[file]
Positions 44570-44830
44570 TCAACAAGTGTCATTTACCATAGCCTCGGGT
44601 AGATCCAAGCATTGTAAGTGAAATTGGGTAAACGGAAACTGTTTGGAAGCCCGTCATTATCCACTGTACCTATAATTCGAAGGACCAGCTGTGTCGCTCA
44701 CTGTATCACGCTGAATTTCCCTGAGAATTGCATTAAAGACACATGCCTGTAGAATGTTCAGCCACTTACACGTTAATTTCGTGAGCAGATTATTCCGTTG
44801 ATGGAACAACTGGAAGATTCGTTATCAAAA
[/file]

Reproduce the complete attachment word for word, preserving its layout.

Positions 44570-44830
44570 TCAACAAGTGTCATTTACCATAGCCTCGGGT
44601 AGATCCAAGCATTGTAAGTGAAATTGGGTAAACGGAAACTGTTTGGAAGCCCGTCATTATCCACTGTACCTATAATTCGAAGGACCAGCTGTGTCGCTCA
44701 CTGTATCACGCTGAATTTCCCTGAGAATTGCATTAAAGACACATGCCTGTAGAATGTTCAGCCACTTACACGTTAATTTCGTGAGCAGATTATTCCGTTG
44801 ATGGAACAACTGGAAGATTCGTTATCAAAA